The major religious and spiritual traditions tend to form around a somewhat common pattern as the elements required to achieve the result are similar regardless of the specific tradition involved. There is first of all a Dharma, a rule of life, a teaching, a form of guidance for living that is brought forth as a model for people to use to realize and embody the inspiration that has to manifest at the point in time that brings it forth. There is the group of people called to take up the teaching and make it real in their lives, whether this is called a fellowship, a congregation or a sangha. And there is a teacher or guide, someone who embodies the teaching, who shows the way, who guides and inspires, a Buddha or a Christ or a Krishna.

These are the general conditions for the manifestation of a new power of consciousness and way of life. The Avatar’s role is, as Sri Aurobindo explains: “The Avatar represents the third element, the divine personality, nature and being, who is the soul of Dharma and the sangha, informs them with himself, keeps them living and draws men towards the felicity and the liberation.”

The special role of the Avatar is to ensure that people are inspired by the force of the new teaching and the power of consciousness represented by it, that they see that it is possible to live and act under the impulsion of this force, and that it can and must remain a living force not constrained by custom or form, but able to respond to circumstances, adapt itself to life and provide a meaningful guidance and direction for life from a new standpoint with a real power of effectuation. Thus the Avatar is something of a catalyst for the descent and integration of a new power of consciousness in life.

Sri Aurobindo, Essays on the Gita, First Series, Chapter 17, The Divine Birth and Divine Works, pg. 164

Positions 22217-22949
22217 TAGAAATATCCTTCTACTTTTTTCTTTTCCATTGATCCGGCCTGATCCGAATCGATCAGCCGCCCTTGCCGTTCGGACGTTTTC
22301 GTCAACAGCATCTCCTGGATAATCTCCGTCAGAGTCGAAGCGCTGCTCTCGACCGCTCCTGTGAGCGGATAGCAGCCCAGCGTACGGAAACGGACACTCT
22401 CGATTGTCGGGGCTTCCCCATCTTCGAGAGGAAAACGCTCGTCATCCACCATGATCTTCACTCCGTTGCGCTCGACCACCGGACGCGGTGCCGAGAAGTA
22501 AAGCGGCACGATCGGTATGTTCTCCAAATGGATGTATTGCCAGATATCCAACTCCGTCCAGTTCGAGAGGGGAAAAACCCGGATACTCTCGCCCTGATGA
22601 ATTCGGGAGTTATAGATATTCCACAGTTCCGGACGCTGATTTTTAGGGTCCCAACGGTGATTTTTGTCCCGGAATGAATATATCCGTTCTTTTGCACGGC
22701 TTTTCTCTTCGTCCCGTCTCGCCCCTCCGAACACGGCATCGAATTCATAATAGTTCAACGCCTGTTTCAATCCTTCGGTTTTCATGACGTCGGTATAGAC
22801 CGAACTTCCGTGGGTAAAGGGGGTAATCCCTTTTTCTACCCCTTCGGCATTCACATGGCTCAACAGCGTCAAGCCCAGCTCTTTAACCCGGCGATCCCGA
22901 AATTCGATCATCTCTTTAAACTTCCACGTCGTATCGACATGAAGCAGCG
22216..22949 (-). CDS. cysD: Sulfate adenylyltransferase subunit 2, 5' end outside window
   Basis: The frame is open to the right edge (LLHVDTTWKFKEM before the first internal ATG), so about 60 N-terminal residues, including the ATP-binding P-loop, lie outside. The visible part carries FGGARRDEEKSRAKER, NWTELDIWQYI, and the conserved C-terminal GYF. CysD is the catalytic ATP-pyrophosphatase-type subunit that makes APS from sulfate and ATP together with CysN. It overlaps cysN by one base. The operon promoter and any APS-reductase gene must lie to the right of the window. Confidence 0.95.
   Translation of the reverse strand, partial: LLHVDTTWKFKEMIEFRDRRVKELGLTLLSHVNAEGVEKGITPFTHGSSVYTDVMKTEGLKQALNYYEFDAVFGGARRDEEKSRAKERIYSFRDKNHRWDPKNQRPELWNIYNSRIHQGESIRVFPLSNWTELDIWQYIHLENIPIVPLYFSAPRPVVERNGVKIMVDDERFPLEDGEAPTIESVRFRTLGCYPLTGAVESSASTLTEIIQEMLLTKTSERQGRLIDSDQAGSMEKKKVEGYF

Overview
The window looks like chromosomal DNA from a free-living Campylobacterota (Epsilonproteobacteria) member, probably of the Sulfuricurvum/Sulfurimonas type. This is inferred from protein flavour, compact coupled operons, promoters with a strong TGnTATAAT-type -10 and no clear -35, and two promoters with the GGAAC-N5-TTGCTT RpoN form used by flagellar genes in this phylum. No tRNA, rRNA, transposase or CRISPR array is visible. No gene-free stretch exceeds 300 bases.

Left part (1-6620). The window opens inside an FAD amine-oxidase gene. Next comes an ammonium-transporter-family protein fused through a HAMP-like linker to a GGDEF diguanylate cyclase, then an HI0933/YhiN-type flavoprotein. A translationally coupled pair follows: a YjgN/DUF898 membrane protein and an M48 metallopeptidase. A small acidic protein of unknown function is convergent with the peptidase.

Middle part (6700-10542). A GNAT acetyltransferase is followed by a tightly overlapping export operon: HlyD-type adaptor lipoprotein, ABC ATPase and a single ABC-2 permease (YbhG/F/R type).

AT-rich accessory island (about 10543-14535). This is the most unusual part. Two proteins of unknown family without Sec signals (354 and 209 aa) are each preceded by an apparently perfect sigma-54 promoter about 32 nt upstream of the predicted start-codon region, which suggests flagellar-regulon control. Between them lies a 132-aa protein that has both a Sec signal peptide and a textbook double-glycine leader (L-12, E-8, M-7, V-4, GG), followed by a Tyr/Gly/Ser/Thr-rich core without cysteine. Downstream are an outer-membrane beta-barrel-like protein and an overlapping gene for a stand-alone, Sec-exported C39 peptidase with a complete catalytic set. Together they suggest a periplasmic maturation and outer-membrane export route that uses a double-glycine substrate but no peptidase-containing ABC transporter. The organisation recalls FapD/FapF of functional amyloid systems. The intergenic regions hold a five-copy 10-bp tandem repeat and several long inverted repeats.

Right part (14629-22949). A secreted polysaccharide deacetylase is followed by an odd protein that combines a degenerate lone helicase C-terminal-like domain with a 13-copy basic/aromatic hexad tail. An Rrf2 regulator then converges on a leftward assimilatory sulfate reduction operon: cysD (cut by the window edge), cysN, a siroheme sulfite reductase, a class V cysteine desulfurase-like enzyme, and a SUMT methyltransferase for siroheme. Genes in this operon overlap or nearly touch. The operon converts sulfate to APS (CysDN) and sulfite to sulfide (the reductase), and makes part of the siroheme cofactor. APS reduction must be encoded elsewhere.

The Struggle Between Dharma and Adharma

The concept of Dharma is often considered to be one that is universal, eternal and unchanging. This idea incorporates the sense that we can identify an idealized form of dharma that can be used, at all times, as a “pole star” to guide our actions. Sri Aurobindo reminds us that in the ideal sense, this is true; but in the world of manifestation, the concept of Dharma necessarily must evolve and grow as our capabilities to understand and embody Dharma grow. The process of the growth of Dharma in the manifested world over time involves concurrently the recognition that there are powers and movements within the world that resist, oppose and try to prevent or at least slow down the development of dharma.

Various religions have recognized this process of progressive and retrogressive movements. The Vedic seers spoke of the powers of darkness covering up and opposing the light. Buddha had to face down the temptations of Mara in order to achieve his enlightenment. The Zoroastrian religion posited two opposing principles, that of Light and that of Darkness that ever strived to overcome one another. Christianity sets up a similar opposition of God and Satan. Clearly the understanding of the dynamic between powers that are attempting to bring greater illumination to our lives and those that oppose the changes that come about when new powers of knowledge or action arise, is one that has been recognized throughout the world over a great span of time.

The development of Dharma is a progressive process, as Sri Aurobindo explains “…because man does not already possess the ideal or live in it, but aspires more or less perfectly towards it, is growing towards its knowledge and practice. And in this growth Dharma is all that helps us to grow into the divine purity, largeness, light, freedom, power, strength, joy, love, good, unity, beauty, and against it stands its shadow and denial, all that resists its growth and has not undergone its law, all that has not yielded up and does not will to yield up its secret of divine values, but presents a front of perversion and contradiction, of impurity, narrowness, bondage, darkness, weakness, vileness, discord and suffering and division, and the hideous and the crude, all that man has to leave behind in his progress. This is the adharma, not-Dharma, which strives with and seeks to overcome the Dharma, to draw backward and downward, the reactionary force which makes for evil, ignorance and darkness.”